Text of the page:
If you would like further help on this topic or if you have any topic you would like us to cover in this newsletter please contact us by phone 01458 253682, or email.
Taunton & Somerset CPD Group at The Lawns Taunton
These start up again in January and we hope to list the first of these next week
If you are not on the CPD Seminar mailing list but would like to be please drop Martin an email and he will deal with your request.
Contact Details: email or call 07585623817 or 01458 253682
During November we are providing two “In House” training days for staff at the British Museum in Bloomsbury London.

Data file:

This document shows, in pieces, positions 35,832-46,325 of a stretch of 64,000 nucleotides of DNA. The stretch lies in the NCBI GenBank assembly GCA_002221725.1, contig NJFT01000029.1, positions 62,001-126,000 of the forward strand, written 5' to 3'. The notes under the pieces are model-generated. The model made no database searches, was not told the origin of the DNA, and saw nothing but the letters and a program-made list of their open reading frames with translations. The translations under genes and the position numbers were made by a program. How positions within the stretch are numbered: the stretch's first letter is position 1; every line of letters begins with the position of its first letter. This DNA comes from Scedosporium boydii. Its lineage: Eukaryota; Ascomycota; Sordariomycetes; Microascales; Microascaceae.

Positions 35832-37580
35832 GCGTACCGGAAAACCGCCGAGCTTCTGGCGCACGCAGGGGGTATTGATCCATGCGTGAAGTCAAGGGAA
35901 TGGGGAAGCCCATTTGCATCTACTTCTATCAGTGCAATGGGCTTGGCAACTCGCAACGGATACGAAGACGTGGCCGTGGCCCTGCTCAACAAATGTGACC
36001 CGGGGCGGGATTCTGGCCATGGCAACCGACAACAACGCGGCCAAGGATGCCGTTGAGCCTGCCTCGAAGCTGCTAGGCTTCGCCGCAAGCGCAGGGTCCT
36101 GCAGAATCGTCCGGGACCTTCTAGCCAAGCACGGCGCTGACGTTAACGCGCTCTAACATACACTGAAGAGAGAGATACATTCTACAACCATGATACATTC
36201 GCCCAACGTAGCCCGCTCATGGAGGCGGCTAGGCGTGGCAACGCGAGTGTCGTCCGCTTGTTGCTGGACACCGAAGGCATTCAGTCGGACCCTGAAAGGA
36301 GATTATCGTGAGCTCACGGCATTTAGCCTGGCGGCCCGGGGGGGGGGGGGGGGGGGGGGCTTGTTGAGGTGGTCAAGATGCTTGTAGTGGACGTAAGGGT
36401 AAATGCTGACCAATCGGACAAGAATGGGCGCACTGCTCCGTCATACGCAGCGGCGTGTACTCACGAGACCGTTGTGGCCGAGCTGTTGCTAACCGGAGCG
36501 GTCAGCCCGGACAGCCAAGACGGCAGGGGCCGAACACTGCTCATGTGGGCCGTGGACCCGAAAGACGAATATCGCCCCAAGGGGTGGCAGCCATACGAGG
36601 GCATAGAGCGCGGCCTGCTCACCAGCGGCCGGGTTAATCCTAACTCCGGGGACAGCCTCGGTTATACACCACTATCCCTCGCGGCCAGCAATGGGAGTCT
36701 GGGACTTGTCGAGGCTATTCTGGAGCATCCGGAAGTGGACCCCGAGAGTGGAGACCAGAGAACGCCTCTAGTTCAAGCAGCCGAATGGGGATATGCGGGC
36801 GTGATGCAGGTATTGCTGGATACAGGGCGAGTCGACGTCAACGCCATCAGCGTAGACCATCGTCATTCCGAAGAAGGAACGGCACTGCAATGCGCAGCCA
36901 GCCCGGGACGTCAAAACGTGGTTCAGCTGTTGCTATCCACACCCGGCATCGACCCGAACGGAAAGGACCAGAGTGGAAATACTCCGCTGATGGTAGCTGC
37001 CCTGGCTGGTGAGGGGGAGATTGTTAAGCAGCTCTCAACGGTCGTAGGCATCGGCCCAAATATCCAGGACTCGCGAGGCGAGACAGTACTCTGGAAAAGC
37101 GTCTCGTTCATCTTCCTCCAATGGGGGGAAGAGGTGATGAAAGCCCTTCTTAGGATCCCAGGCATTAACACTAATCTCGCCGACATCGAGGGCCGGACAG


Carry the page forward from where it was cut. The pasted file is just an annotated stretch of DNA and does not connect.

As well as six training days for ABP Foods at their Abattoir/Food processing plant in Langport
You too can enjoy the benefits of superior accredited training courses as enjoyed by these companies and others.
We will soon be listing our next batch of “Open” courses which we will again be running at the Taunton Racecourse which is beautifully situated in the heart of the South Somerset countryside. The unique atmosphere and panoramic views across the racecourse to the Blackdown Hills, along with their excellent buffet lunches, make the racecourse the perfect location for successful learning.
Also remember, as shown above, we are still available for running “In House” courses and are looking to add new training courses to our list.
If you have any questions about these courses or any other training or would like us to run a particular course for you, call Jon Wilkins of the Wilkins Safety Group on 01458 253682 or email him.